After striking out Alex Rodriguez with a hard slider for the first out of the sixth inning Sunday night, Red Sox lefty Jon Lester took the throw back from catcher Victor Martinez and emphatically snapped it out of the air, clearly pumped up that he had righted a wrong.
Two innings earlier, Lester had served up a home run to Rodriguez that cut Boston’s lead at the time to 6-2.
By getting the Yankees slugger in a big spot in the sixth, Lester had put that behind him and was well on his way.
And with seven strong innings in a 9-3 victory over New York, Lester had done the same for his team, erasing the sting of consecutive losses to the Yankees by a combined score of 24-6. It was a clutch effort that provides further support for those involved with the “Jon Lester for Red Sox Ace” campaign.
Not that he is concerned with earning any labels.
"Regardless of what the team does the day before or the week before, I’m determined to go out and pitch well,” said Lester, who yielded just four hits and struck out seven. "We only get to work every five days so it’s important for us to go out and do our job."
On Sunday Lester’s job involved more than just another start. He was saddled with scraping the Sox off the floor after they had been trampled by the Yanks, and carrying them to a much-needed win.
He set the tone by retiring nine of the first 10 men he faced and not allowing a runner to reach second through the first three innings. By that time Boston had a 6-0 lead, and Lester had a game plan — throw strikes, let them hit it and trust your defense.
That strategy of not pitching around anyone led to two solo homers in the fourth, when Lester first grooved one to Nick Swisher on a 3-2 pitch and then tossed a 2-0 fastball to Rodriguez, both of which were hit a long way.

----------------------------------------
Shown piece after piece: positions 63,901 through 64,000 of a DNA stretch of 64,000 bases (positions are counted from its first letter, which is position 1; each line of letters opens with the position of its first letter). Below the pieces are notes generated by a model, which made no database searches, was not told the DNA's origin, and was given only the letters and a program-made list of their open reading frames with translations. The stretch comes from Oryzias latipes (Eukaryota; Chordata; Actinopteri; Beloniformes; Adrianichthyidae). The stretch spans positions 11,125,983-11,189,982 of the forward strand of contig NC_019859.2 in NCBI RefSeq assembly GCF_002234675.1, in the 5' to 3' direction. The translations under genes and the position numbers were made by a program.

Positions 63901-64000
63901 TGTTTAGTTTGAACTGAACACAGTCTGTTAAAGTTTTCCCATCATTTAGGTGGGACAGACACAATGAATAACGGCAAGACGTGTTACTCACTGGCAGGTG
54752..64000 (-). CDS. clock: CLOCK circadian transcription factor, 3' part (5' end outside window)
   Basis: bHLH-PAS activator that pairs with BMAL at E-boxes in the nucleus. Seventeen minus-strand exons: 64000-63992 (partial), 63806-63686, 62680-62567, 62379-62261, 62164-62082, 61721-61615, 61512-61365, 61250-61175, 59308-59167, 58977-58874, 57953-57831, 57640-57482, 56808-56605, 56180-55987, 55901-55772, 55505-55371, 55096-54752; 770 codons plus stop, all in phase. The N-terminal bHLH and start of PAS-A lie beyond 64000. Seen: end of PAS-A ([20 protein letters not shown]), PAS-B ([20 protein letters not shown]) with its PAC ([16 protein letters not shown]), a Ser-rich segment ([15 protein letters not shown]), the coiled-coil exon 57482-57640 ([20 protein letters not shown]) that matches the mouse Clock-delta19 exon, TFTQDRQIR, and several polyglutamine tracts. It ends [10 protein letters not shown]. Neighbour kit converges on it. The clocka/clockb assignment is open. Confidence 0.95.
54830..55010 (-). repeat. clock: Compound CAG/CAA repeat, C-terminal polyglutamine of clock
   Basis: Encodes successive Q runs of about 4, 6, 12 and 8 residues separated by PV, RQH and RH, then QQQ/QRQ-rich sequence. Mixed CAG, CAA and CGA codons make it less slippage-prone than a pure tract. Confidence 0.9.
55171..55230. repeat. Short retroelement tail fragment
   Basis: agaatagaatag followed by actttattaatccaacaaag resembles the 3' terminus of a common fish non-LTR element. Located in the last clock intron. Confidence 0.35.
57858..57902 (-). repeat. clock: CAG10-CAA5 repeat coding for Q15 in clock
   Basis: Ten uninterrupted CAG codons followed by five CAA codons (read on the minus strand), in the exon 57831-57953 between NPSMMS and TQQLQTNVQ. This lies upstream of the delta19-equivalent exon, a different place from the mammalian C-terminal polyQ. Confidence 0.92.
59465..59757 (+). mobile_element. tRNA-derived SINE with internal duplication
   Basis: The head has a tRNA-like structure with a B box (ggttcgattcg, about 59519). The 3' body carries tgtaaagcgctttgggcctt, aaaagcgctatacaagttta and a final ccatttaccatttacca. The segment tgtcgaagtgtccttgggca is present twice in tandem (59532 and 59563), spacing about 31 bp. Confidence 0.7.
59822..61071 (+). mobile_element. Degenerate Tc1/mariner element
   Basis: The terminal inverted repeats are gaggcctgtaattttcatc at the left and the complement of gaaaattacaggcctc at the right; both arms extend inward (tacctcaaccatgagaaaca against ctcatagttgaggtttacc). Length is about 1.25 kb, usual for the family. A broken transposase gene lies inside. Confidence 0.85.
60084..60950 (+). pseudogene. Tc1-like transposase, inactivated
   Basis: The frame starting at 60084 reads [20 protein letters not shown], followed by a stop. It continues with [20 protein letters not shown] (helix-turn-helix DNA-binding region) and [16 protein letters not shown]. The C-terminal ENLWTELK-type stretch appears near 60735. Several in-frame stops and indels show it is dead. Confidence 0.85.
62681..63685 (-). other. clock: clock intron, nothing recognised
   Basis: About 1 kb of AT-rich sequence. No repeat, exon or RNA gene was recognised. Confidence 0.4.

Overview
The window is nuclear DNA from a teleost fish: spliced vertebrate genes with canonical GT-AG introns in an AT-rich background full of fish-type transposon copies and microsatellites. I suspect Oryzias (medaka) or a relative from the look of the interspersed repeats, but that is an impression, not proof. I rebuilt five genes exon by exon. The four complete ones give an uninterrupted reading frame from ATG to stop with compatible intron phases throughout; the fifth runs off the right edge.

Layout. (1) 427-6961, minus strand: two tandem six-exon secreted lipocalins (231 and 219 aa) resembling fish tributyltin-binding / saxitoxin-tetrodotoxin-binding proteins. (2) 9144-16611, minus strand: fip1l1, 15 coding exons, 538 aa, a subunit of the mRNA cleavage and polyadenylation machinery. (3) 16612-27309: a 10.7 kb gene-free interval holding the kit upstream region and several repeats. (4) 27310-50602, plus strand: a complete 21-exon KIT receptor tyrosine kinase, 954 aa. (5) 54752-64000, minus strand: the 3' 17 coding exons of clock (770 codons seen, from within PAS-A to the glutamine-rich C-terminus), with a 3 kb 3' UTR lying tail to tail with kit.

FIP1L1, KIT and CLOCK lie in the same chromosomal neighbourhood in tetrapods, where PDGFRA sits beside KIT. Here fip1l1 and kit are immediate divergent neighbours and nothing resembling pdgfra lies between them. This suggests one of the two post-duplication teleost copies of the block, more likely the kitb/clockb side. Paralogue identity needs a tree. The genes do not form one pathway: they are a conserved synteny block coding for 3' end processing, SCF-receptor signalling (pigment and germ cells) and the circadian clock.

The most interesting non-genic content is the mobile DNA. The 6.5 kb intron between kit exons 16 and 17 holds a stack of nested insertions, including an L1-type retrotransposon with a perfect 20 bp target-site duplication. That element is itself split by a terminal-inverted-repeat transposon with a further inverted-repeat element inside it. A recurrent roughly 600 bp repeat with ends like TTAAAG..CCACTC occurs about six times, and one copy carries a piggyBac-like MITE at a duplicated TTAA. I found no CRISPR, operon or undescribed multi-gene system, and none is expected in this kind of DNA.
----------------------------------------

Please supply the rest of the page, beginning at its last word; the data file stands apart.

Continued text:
"I’m not gonna just start throwing stuff up there to pitch around them," Lester said of his mindset after falling behind Swisher and Rodriguez. “I got back to [getting ahead] after that."
He did indeed, limiting the Yankees to just one hit over the final three frames and leaving after fanning Brett Gardner on his 102nd pitch. Aside from the two home runs, no New York player reached second base against Lester.
It is looking more and more as if the Red Sox handing the ball to Josh Beckett on Opening Day was more symbolic than anything. With all due respect to Beckett, many felt that Lester was the best pitcher on a good staff anyway, and his recent stretch has done nothing to quell such opinions. In fact, with Beckett struggling mightily, Lester has become the go-to guy amid an inconsistent start for the staff.
Since three rough outings to start the year, Lester is now 3-0 with a 0.98 ERA in four starts. He has settled into the groove his teammates expected to eventually see.
"The last three outings he has thrown have been pretty close to perfect," said third baseman Adrian Beltre. “He has the stuff to do that every time, so we expect him to be doing it."
Expectations such as those often fall on aces. Aces often pull through, despite the pressure. Such was the case with Jon Lester against the Yankees on Sunday night.